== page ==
(Bloomberg) -- This week’s harrowing sell-off in U.S. equities presents a buying opportunity as economic fundamentals are still looking good, according to UBS.

The S&P 500 Index has declined 6.7 percent over the past six sessions, slightly more than the losses in global stocks. The MSCI World Index, down 6.3 percent in the period, stabilized early Friday as the slump showed signs of easing.

“The bull market remains intact,” analysts including Jason Draho from the bank’s chief investment office wrote in a note. “While the fundamental outlook has not changed notably in the past two weeks, the valuation of U.S. stocks has improved,” they wrote, advising clients to retain a “modest overweight” to global equities.

Equity markets in the U.S. have sold off this month alongside rising Treasury yields, two months after the current bull run became the longest streak without a 20 percent drawdown. On Thursday, the S&P 500 tumbled 2.1 percent, capping the worst two-day slump since February. A gauge of stock volatility spiked to an eight-month high.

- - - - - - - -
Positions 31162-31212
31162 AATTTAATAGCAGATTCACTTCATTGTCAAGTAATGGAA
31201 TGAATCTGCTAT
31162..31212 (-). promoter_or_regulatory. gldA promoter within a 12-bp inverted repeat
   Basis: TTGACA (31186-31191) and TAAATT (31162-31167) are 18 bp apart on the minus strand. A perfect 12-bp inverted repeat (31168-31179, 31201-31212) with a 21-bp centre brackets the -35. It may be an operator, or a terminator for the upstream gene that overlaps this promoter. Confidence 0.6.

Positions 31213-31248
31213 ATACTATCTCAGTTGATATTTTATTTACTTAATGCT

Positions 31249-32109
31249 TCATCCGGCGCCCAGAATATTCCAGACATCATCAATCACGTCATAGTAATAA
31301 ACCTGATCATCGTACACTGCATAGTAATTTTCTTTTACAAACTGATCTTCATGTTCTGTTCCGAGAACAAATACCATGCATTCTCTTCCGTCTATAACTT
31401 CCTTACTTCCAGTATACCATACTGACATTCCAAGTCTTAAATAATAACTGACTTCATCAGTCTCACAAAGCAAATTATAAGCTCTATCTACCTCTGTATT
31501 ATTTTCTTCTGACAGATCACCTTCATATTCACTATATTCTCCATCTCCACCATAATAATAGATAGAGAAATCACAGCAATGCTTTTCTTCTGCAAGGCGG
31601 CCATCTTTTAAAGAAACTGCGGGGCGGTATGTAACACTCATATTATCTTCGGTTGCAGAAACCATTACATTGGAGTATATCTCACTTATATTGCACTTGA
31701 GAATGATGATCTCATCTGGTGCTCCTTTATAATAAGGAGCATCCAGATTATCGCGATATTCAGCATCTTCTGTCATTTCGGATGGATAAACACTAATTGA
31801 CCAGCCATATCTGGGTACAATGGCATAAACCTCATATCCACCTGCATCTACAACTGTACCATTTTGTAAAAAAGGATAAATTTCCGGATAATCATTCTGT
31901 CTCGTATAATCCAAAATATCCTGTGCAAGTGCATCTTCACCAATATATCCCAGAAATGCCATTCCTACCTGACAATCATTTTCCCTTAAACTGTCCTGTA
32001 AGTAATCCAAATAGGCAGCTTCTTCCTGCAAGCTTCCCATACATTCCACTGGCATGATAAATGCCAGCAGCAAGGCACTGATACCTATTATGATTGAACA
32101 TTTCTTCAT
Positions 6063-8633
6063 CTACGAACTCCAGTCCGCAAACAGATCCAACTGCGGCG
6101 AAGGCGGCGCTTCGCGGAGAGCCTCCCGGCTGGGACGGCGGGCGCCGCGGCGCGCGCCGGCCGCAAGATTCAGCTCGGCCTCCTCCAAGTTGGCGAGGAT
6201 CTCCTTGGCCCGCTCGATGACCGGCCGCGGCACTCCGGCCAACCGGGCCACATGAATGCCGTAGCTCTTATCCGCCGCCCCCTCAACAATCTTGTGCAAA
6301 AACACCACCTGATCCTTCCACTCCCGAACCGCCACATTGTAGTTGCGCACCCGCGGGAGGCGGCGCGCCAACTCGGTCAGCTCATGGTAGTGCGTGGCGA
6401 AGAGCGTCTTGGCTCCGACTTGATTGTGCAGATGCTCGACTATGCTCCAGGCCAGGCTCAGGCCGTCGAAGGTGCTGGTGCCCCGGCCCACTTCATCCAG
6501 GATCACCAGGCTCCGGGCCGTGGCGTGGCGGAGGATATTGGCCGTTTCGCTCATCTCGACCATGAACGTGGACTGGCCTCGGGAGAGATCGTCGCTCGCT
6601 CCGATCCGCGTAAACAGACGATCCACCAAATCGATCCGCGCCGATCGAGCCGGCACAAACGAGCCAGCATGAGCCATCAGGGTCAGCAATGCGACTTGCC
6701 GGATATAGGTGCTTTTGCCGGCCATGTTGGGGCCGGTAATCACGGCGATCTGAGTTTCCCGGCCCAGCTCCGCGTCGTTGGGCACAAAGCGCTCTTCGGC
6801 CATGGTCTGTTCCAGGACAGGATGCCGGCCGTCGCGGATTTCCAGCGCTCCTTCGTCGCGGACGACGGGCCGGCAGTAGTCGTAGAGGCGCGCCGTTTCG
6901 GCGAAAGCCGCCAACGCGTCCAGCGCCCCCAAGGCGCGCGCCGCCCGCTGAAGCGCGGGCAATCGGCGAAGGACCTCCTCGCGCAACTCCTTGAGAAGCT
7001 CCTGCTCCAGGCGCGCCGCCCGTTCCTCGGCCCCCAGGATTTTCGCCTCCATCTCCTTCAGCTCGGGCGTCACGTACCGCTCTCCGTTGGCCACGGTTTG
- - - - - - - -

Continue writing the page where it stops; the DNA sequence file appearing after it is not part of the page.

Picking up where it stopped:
“This happened despite no notable earnings news,” and weaker-than-expected inflation data that lifted equity futures, the UBS report said. “Today’s volatile market action is reminiscent of technically-driven selling.”

UBS attributed the volatility to forced selling by funds that target specific levels of portfolio risk -- the same funds blamed for February’s selling -- which “is amplifying the weakness initially attributable to fundamental concerns.” “Consequently, markets may not stabilize until the forced selling abates and fundamental buyers step in,” the analysts wrote.

Risks related to trade, China, Italy or the U.S. mid-term elections could yet rattle markets, while guidance given during U.S. earnings season may provide stability, they said. Banks including Wells Fargo & Company and JPMorgan Chase & Co. are due to report third-quarter results Friday.

To contact the reporter on this story: Gregor Stuart Hunter in Hong Kong at ghunter21@bloomberg.net

To contact the editors responsible for this story: Christopher Anstey at canstey@bloomberg.net, Ravil Shirodkar, Adam Haigh

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